- Explaining to readers and viewers with every issue and broadcast that foreign news is often neither cheap nor glamorous, but that, given the multitude of interconnected global issues the world confronts, it’s necessary, regardless of expenses incurred.
- Explaining with every issue and every broadcast that sustained verbal support for foreign news from readers and viewers is desperately needed because of modern advertising pressures to not spend money on that which does not lead to the greatest possible short-term dividends to stockholders. If a media organ’s editors and producers do not see active public support for the firm’s efforts at more foreign news, the stockholders certainly won’t agree to support foreign correspondents.
The aim of bringing back the full-time foreign correspondent is not to eliminate the freelance system. That will never happen and never should. Rather, the aim is to rebuild public trust and interest in international news and to get people to take it more seriously via the hiring of more correspondents on a full-time basis. Unlike freelancers, full-timers can afford to make the investment of time needed to develop long-term contacts and become the eyes and ears for their media firm abroad, leading to better, more stable reporting and increased public trust.
It’s a very tall, very idealistic order, I readily admit. No doubt it seems hopelessly naïve, behind the times, or impractical. It presumes the existence of an intelligent, engaged public with the time and need to take seriously the idea a now ubiquitous media where everybody is a potential journalist can, and should, temper its impulse to report on the cheap. It challenges the tendency in too many newsrooms to pursue stories only after consulting social media managers about the number of “hits’’ they might generate. It suggests there is merit, and a future, in hiring people full-time, at great but necessary expense, to work on stories that are far away geographically as well as emotionally. More importantly for the bottom line, it assumes advertisers and, above all, shareholders and stakeholders will financially support such efforts because they understand the ultimate reward is something more valuable than immediate stock dividends: long-term public trust and respectability.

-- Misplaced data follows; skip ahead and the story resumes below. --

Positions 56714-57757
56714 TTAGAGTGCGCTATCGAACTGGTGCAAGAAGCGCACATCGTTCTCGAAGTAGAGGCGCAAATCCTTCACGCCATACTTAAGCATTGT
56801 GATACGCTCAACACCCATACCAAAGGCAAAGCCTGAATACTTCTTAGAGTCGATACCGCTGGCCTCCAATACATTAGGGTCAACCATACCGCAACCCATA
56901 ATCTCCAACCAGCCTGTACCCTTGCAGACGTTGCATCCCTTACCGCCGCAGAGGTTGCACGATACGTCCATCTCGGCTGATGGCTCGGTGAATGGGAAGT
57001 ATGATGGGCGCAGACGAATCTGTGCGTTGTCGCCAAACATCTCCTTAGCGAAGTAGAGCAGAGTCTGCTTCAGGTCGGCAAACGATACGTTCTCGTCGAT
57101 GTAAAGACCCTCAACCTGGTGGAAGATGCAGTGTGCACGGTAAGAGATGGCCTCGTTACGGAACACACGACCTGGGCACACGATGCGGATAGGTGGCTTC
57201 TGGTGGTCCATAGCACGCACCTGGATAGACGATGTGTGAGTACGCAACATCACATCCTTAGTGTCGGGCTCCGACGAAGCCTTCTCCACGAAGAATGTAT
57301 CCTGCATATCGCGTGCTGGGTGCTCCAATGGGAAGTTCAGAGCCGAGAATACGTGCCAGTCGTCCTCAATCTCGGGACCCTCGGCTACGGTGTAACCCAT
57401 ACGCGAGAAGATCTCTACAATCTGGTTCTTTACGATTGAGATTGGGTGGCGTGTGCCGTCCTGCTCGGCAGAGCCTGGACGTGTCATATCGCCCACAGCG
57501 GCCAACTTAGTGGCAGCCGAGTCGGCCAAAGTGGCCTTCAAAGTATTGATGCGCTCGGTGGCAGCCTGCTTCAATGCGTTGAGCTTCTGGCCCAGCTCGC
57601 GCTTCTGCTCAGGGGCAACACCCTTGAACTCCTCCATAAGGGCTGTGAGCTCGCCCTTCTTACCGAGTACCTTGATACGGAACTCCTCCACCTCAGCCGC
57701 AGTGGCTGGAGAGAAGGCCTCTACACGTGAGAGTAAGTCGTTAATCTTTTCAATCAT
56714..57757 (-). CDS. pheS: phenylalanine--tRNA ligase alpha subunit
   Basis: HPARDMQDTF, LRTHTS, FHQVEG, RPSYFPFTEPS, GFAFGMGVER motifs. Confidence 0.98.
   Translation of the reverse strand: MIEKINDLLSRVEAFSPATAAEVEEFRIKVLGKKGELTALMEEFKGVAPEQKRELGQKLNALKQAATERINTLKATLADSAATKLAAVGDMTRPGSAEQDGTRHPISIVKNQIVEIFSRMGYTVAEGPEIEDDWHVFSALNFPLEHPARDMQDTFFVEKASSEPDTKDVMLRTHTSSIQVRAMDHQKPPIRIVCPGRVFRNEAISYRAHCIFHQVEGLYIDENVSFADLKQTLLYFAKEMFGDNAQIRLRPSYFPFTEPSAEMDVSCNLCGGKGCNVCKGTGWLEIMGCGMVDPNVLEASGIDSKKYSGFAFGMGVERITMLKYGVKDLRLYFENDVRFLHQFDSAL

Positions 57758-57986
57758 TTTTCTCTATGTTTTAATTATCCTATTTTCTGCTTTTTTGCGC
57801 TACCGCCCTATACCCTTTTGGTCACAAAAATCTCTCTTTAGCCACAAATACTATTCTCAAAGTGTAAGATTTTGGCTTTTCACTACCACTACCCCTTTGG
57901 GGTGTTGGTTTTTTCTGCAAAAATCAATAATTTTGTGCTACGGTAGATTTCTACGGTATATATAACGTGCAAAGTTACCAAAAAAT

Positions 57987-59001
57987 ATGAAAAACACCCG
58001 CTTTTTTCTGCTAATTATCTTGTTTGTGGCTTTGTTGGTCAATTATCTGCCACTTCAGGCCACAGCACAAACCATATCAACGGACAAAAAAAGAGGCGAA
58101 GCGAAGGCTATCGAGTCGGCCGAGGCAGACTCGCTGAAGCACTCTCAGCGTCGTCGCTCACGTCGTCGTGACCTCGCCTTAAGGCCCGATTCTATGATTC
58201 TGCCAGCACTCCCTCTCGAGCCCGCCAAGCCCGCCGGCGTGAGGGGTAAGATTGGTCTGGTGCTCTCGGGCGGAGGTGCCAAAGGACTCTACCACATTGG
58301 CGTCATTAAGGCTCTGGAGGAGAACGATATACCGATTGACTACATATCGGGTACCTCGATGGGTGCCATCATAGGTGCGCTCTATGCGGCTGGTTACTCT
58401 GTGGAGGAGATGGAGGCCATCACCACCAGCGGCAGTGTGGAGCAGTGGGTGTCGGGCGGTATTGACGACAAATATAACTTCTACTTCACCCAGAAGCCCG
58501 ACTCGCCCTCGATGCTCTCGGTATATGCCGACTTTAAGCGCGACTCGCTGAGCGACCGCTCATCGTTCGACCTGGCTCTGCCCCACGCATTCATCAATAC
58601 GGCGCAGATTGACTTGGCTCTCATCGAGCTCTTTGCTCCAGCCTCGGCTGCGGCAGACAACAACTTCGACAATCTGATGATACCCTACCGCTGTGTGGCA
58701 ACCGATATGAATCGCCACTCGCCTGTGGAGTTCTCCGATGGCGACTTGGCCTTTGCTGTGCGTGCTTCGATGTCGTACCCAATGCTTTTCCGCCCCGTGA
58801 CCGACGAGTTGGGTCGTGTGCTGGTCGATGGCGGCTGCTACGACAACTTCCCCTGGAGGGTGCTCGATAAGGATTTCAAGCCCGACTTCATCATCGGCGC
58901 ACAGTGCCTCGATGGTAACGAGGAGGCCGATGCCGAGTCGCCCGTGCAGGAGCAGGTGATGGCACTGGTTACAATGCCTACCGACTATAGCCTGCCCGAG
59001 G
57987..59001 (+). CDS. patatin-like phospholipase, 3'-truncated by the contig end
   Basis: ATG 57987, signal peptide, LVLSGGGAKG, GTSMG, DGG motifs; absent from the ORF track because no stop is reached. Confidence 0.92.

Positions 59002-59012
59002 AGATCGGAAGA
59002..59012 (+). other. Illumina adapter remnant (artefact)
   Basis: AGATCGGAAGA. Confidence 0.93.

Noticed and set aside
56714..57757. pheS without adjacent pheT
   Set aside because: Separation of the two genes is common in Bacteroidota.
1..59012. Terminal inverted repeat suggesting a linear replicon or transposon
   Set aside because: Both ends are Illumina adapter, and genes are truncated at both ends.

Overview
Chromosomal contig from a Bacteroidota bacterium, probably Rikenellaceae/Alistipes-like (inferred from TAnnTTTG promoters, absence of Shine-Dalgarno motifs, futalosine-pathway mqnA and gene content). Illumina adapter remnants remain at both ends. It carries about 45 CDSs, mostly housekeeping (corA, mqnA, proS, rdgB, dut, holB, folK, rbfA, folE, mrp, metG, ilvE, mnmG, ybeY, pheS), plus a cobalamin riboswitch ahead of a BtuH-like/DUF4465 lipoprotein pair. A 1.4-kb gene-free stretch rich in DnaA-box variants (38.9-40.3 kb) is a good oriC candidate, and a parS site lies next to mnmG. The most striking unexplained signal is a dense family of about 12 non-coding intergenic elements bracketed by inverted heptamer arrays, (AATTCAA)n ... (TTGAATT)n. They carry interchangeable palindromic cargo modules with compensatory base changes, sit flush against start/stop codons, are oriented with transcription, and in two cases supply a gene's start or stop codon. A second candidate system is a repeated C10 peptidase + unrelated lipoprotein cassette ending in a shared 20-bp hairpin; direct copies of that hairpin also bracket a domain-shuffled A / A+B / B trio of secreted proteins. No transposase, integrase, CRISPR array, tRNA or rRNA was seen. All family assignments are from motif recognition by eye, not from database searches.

But one has to start somewhere. If full-time foreign correspondents return in greater numbers and report on serious issues then perhaps, just perhaps, the results of their labors will make it slightly easier for people to understand and, hopefully, address common international problems raised by such correspondents. Absent the financial pressures, lifestyle instabilities, and sometimes complicated loyalty questions that often plague freelancers, a full-time correspondent with full-time backing of the media organization they represent still cuts a very powerful figure in many parts of the world. Especially those parts that worry about the international furor and possible loss of foreign investment generated by that media firm if its foreign correspondent is harassed.
But most of all, with the prestige full-time correspondent has (which includes a measure of fear and respect), the foreign correspondent might also better serve as a distant check on the abuse of power abroad by politicians, foreign policy experts, and corporations at home. Especially by those not interested in sharing information about foreign lands with the voting public. This the kind of arrogance that, if not vigorously checked, will lead to the extinction of far more life forms than the mere foreign correspondent.